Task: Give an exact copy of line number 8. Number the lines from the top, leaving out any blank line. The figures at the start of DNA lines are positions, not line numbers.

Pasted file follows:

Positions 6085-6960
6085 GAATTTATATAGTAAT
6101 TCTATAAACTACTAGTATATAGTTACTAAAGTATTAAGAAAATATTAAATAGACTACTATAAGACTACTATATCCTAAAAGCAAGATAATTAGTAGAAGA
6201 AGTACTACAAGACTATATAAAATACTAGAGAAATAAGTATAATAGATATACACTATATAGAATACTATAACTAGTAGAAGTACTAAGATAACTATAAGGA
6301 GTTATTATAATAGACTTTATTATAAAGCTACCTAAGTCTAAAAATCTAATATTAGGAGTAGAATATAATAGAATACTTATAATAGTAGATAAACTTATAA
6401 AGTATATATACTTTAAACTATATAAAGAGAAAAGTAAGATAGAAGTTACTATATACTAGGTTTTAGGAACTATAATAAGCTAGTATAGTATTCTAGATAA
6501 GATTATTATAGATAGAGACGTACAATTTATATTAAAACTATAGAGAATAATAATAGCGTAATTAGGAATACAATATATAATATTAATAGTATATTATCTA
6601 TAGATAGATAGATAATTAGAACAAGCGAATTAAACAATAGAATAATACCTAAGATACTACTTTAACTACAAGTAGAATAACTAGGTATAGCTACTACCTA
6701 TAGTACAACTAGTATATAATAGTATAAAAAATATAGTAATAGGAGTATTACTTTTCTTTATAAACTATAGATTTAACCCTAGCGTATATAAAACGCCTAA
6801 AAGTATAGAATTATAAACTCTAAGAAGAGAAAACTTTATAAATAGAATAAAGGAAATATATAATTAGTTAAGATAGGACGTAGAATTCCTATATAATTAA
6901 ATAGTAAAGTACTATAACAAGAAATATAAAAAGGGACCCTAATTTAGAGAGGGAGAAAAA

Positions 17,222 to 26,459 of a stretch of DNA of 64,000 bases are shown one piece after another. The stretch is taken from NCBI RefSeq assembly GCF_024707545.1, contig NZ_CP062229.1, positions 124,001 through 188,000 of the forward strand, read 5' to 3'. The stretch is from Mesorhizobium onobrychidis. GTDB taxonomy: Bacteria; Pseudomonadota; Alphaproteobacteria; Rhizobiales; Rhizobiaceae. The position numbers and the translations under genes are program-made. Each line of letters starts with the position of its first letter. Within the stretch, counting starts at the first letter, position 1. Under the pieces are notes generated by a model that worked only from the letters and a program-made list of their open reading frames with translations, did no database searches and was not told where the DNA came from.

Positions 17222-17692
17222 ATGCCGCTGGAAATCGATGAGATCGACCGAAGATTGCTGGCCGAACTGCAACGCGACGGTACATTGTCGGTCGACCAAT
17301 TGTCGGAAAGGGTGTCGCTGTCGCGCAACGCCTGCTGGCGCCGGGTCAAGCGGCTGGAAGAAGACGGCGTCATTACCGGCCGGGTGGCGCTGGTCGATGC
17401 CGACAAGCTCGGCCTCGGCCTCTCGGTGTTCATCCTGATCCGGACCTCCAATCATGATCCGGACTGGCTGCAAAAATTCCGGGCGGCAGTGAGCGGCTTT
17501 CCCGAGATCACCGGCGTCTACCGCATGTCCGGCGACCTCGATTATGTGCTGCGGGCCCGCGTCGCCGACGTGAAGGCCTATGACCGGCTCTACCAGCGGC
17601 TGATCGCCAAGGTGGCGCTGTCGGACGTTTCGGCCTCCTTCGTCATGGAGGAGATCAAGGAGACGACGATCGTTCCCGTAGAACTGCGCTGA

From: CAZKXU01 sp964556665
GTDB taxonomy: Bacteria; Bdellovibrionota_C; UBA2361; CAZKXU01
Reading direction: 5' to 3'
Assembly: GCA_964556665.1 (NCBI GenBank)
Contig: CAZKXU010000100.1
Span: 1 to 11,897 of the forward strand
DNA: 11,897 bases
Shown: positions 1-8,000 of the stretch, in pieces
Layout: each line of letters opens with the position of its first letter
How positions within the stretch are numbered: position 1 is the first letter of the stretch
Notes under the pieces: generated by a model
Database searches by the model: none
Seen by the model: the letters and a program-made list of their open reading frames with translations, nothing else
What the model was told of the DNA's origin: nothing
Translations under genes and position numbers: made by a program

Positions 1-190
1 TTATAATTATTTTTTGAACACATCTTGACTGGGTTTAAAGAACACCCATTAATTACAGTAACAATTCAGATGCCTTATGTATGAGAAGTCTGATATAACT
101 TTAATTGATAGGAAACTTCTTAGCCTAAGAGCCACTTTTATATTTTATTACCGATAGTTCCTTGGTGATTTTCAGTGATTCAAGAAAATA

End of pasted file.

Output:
6601 TAGATAGATAGATAATTAGAACAAGCGAATTAAACAATAGAATAATACCTAAGATACTACTTTAACTACAAGTAGAATAACTAGGTATAGCTACTACCTA